Senator the Hon. Simon Birmingham
Minister for Finance
Leader of the Government in the Senate
Senator for South Australia
Date: Thursday, 28 October 2021
Scott Emerson: Simon Birmingham, is the finance minister and government leader in the Senate, and he joins me on the line now. Minister, thanks for being on 4BC drive once again.
Simon Birmingham: Hello, Scott. It's great to be with you again.
Scott Emerson: Now on this issue revealed by Steven Kennedy that the Treasurer had minimal input into the modelling for the zero net emissions plan. Why was that?
Simon Birmingham: Because the modelling has been undertaken by the department responsible for emissions reduction. That's the logical thing that we would do as a government that when we want health modelling, we go to the health department. When we want modelling in relation to emissions reductions, we go to the department responsible for emissions reduction, which is the Department of Industry. And they've presented a very detailed plan this week that outlines Australia's trajectories in terms of emissions reduction, how our investment in new technologies is going to help us to achieve further emissions reductions. And it's their modelling that that helps to underpin that.
Scott Emerson: But we're talking about a plan that has massive implications for the nation's economy going out for another, you know, almost 30 years. Surely Treasury should have some say in that and look at the numbers at least.
Simon Birmingham: Sure, the Treasury, in fact, had a couple of staff who were seconded into the process of the modelling that was undertaken. They were part of an intergovernmental panel that that provided some advice and input along the way. So, you know, this was very clearly a whole of government exercise, but ultimately one department undertakes the lead and in this case, it's the one responsible for emissions reduction. And they've done a very good job working through the different types of technologies that we need to invest in as a country and that we are investing in, there's some $20 billion of commitments out to 2030 to help us achieve those sorts of gains in terms of hydrogen energy and how we bring that into an affordable sphere for the future in terms of very low cost, ultra low cost solar technology projects in the future, in terms of areas of making steel and aluminium in much more friendly, low emissions ways for the future. And these are the sorts of achievements we've got to have if we're actually going to be able to realise emissions reductions and to build on the 20 per cent plus we've achieved already in emissions reductions in Australia.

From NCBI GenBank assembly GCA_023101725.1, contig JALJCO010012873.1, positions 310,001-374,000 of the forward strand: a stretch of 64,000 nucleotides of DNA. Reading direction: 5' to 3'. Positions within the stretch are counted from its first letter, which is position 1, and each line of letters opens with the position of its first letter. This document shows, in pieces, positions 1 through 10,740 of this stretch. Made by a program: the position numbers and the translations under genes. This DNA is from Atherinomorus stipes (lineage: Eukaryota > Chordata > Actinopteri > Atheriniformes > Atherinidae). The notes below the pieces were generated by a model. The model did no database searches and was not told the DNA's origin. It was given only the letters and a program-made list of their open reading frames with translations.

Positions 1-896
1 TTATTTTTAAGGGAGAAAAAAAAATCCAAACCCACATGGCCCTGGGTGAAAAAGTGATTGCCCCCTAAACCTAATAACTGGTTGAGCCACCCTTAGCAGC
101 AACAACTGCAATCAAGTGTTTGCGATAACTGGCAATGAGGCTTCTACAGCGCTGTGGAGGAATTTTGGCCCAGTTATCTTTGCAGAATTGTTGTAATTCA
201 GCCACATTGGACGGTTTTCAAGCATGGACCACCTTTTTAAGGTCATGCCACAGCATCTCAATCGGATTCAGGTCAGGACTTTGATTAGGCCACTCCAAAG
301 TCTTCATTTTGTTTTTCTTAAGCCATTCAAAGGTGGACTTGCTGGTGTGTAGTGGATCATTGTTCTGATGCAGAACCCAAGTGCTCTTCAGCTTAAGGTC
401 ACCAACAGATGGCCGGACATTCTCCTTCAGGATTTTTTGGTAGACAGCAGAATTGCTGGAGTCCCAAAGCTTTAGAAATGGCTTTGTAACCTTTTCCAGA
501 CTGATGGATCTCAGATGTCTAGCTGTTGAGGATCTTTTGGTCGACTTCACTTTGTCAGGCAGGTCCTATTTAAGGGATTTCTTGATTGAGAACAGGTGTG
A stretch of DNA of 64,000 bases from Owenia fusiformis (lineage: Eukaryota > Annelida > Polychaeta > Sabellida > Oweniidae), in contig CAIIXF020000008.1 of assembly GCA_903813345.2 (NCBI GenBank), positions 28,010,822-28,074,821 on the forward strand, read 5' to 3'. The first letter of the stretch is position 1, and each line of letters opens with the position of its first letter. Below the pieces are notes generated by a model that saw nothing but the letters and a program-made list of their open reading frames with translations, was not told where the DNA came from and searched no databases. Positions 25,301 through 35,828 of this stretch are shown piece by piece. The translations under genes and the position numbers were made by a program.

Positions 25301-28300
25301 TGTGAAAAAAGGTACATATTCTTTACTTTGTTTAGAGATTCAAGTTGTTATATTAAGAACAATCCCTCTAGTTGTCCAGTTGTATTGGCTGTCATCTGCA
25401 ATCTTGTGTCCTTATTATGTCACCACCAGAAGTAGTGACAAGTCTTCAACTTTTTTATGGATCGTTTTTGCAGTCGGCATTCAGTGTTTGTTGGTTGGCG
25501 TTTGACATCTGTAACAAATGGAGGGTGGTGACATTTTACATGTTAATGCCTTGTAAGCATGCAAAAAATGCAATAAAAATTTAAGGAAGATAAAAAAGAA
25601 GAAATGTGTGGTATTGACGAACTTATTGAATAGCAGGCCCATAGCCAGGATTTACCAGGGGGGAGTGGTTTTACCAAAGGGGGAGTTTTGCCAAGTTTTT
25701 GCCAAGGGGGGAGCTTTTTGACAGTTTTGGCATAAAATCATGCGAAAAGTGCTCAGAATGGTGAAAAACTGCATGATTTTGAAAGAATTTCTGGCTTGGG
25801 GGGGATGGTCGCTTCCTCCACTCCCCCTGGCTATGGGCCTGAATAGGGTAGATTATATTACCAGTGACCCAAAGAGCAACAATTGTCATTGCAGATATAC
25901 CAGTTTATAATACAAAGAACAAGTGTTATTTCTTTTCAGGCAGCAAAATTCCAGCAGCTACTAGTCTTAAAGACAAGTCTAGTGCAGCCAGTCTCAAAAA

Scott Emerson: Now UK Prime Minister Boris Johnson, he described the Australia's decision to go for net zero emissions by 2050 as heroic. He's welcomed the plan. But how do you think the other world leaders will greet the Australian way as the prime minister has dubbed his plan for net zero emissions by half way through the century?
Simon Birmingham: I think we've all been around long enough to see these climate change conferences occur, and I've got no doubt there'll be a cacophony of different noise and opinions that that will emanate from them. But what really matters is the actions that countries are undertaking and what they're achieving. In Australia's case, where one of the few countries of the world who can go to this conference with our head held high, able to say that for each of the three test periods of climate change action to date, the first period of the old Kyoto Protocol, the second period of the Kyoto Protocol, and now the first period the Paris Agreement that runs until 2030. And each of those we in the Kyoto terms met and beat the targets that Australia set for ourselves. And in terms of Paris, we said a few years back that we would reduce Australia's emissions by between 26 and 28 per cent by 2030. We're actually on track to do that by between 30 and 35 per cent, which is what the prime minister will update those attending the conference on.
Scott Emerson: I'm talking to the finance minister and government leader in the Senate, Simon Birmingham. Minister, we did see that that Australia is under pressure also over methane emissions by 2030. Australia says it's not going to sign that pledge. Other countries are planning to do that. Why not agree to that?
Simon Birmingham: So this is about recognising what's in our national interest in terms of achieving the ultimate goal, which is net zero by 2050. Now counting accounting for carbon emissions for climate change gases is a complex business. It involves looking at gases like carbon dioxide and methane, and they are all part of our net zero by 2050 strategy and plan. So we're certainly are committing to tackling methane emissions out to 2050 as well. But to take very short term action in terms of methane emissions in Australia would be severely detrimental, potentially to our dairy industry. And our dairy farmers our cattle farmers across Australia. These are some of the sectors that contribute notably to methane emissions specifically. So we're not interested in terms of hurting those sectors over the next couple of years, what we've committed to do in the plan released this week instead is invest in the technologies that can reduce their methane emissions out to 2050. Technologies like new feedstock technologies that can be deployed to transform basically the emissions profile from cows and cattle and actually make a profound difference that way by using technology to keep our farmers afloat and to reduce our emissions.
Scott Emerson: Well, Minister Simon Birmingham, I do appreciate you joining us on 4BC Drive.
Simon Birmingham: Thanks, Scott. My pleasure.